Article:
October 2, 2022

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Guns Found at Airport Checkpoints Are On Track to Break Record

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WASHINGTON — The Transportation Security Administration is on pace this year to again break the record for the number of guns intercepted at airport security checkpoints, underscoring a persistent challenge for security officials amid brisk gun sales in the United States.

So far this year, T.S.A. officers have already discovered more than 4,600 guns at airport checkpoints, and about 87 percent of them were loaded, according to the agency. Last year, the T.S.A. found nearly 6,000 guns at airport checkpoints, which itself was a record. The number of guns discovered at security checkpoints has been trending upward for more than a decade, with the only decrease coming during the pandemic.

The slew of guns found at the nation’s airports this year have come as air travel in the United States is nearing a return to prepandemic levels. Gun sales in the country have surged in recent years, suggesting that some travelers may be unfamiliar with the rules for carrying firearms while traveling by plane.

“Entering a checkpoint with a firearm, particularly a loaded one, is an expensive mistake,” said Carter Langston, a T.S.A. spokesman.

When a gun is found at a checkpoint, the T.S.A. does not seize it. Instead, agents are instructed to call law enforcement to handle the situation. There is no federal criminal penalty for passengers caught with a gun at a checkpoint, but the T.S.A. can impose a fine of up to about $14,000 and the loss of PreCheck membership — which allows for expedited security screening — for up to five years.

Potential criminal charges, if any, vary by state. In Texas, law enforcement officials often tell travelers to get out of line, lock their guns in their cars and return to try to catch their flights. In New York, however, the discovery of a gun at a checkpoint will most likely end with the passenger in handcuffs.

The severity of any criminal charges can also differ based on whether the person has a permit to carry a concealed weapon. In Florida, for example, someone with a concealed-carry permit stopped at an airport checkpoint can be charged with a second-degree misdemeanor. A passenger without one could face a felony for carrying a concealed weapon.

Guns were discovered at 268 of the country’s airports last year, according to the T.S.A., and the 10 airports with the largest number of them were all in the South or the West. Hartsfield-Jackson Atlanta International Airport led the nation with 507 guns found.

Last year, a gun was accidentally discharged at a checkpoint at the Atlanta airport, causing a panic among travelers. And this spring, Representative Madison Cawthorn, Republican of North Carolina, was briefly detained by the police after trying to bring a loaded gun through airport security in Charlotte — the second time in a little over a year that he had been found with a gun at an airport checkpoint.

While guns cannot be brought onto planes in carry-on baggage, they are allowed to be transported in checked baggage. Those firearms must be unloaded and locked in a hard-sided case.

Aidan Johnston, the director of federal affairs for Gun Owners of America, a gun rights group, said that many passengers found with guns at airport checkpoints were in a stressed state because they were traveling and might not have been thinking about the location of their gun. He suggested that the increase in guns found at checkpoints could be driven in part by first-time gun owners who may not be familiar with the rules of traveling with a firearm.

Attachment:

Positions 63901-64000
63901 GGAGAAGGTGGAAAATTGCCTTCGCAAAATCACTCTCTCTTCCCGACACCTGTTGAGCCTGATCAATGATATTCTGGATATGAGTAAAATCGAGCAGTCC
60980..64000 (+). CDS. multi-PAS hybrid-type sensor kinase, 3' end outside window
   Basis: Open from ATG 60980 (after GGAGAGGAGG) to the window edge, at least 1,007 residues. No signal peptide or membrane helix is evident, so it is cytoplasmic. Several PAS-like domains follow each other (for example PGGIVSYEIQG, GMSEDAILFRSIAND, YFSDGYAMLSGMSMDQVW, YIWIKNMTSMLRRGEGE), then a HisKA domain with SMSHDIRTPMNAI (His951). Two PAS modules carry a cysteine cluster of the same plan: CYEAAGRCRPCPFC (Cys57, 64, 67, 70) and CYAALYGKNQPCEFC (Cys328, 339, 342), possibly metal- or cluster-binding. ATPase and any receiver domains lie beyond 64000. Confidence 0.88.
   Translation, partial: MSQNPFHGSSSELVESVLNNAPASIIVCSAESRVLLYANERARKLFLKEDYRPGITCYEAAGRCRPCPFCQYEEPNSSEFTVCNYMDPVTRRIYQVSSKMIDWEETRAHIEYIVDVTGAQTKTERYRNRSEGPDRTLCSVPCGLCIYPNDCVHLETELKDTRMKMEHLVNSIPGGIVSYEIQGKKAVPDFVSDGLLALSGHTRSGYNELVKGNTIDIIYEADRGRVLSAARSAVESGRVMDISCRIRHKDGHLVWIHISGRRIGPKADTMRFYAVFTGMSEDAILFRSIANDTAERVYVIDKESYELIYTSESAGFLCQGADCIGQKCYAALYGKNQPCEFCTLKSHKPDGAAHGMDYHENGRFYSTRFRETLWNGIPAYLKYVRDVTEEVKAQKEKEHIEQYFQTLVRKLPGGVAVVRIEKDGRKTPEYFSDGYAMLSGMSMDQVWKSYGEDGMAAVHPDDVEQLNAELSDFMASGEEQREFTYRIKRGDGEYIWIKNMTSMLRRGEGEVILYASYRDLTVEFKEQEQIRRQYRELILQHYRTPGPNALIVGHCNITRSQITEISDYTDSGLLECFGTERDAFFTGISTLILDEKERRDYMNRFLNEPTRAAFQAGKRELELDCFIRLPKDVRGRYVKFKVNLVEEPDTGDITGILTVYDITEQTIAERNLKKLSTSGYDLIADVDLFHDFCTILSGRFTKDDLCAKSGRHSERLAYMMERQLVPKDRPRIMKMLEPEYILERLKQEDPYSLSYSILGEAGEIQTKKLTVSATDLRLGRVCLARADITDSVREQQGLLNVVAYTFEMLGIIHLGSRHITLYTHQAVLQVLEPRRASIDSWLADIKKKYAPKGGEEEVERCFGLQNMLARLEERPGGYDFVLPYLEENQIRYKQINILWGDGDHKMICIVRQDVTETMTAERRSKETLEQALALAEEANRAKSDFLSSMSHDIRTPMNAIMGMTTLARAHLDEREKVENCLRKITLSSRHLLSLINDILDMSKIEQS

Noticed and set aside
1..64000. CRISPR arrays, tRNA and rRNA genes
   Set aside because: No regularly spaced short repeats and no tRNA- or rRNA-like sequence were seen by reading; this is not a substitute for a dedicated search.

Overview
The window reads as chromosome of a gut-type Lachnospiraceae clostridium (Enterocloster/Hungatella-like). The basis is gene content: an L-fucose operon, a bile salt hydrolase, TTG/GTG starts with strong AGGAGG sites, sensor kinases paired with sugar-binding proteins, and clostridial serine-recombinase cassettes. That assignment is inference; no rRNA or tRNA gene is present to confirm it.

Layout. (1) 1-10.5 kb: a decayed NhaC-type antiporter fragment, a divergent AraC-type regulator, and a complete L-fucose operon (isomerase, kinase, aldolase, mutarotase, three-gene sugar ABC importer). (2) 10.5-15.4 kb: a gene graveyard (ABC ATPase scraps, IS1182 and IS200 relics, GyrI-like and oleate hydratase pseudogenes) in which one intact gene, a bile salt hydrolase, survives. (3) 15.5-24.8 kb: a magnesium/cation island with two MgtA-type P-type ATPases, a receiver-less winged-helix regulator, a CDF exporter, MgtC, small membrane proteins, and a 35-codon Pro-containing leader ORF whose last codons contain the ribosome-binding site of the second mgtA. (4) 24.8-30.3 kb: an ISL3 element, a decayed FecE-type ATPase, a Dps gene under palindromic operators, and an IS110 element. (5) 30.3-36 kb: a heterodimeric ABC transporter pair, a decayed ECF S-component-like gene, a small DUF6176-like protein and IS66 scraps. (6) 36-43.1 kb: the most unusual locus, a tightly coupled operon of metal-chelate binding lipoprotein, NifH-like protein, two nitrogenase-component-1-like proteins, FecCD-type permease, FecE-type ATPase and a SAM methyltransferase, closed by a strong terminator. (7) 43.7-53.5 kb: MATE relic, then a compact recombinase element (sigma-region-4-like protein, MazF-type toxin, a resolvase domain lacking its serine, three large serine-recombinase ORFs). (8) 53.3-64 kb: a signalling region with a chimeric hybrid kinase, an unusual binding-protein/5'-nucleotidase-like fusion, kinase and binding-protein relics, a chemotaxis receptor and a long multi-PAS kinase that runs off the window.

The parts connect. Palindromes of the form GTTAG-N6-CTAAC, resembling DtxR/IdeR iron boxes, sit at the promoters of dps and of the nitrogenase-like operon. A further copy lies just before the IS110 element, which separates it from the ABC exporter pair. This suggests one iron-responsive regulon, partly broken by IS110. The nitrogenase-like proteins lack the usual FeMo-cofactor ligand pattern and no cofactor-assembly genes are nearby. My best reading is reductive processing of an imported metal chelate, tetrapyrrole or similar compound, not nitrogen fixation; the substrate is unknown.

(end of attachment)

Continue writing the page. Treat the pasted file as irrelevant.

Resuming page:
Mr. Johnston said he did not support states’ punishing travelers for an honest mistake, but he encouraged gun owners to take on the responsibility of educating themselves about the T.S.A.’s requirements.

“I think gun owners should go out and learn the rules for how to take a firearm from one place to another and how to take a firearm through an airport,” Mr. Johnston said.

Shannon Watts, the founder of Moms Demand Action, a gun control group, said the rise in guns found at airports was “the logical result of record gun sales and states weakening gun safety laws with extreme policies like permitless carry, which encourage guns anywhere, for anyone, no questions asked.”

The T.S.A. has tried to do more to keep guns from getting past security checkpoints. In March, the agency announced that it was investing about $780 million in CT X-ray scanners that would help it better detect weapons, explosives and other objects by creating 3-D images of carry-on items.

The issue has also come under scrutiny on Capitol Hill. At a hearing in February, Representative Bonnie Watson Coleman, Democrat of New Jersey, called for the T.S.A. to explore additional ways to deter travelers from bringing guns to airport security checkpoints. She said the increase in unruly passengers and the rise in guns at airports were a “toxic combination.”

Ms. Watson Coleman, the chairwoman of the House Homeland Security Committee’s subcommittee on transportation security, has proposed legislation intended to address the uptick in guns found at checkpoints. Her bill would establish minimum fines for repeat or serious violations and require increased signage at airports to warn passengers against bringing firearms through security screening.

In a statement, Ms. Watson Coleman cited the incident at the Atlanta airport last year and added, “If nothing is done, it is only a matter of time until tragedy occurs and lives are lost.”

Mark Walker

2022-09-21 22:06:00

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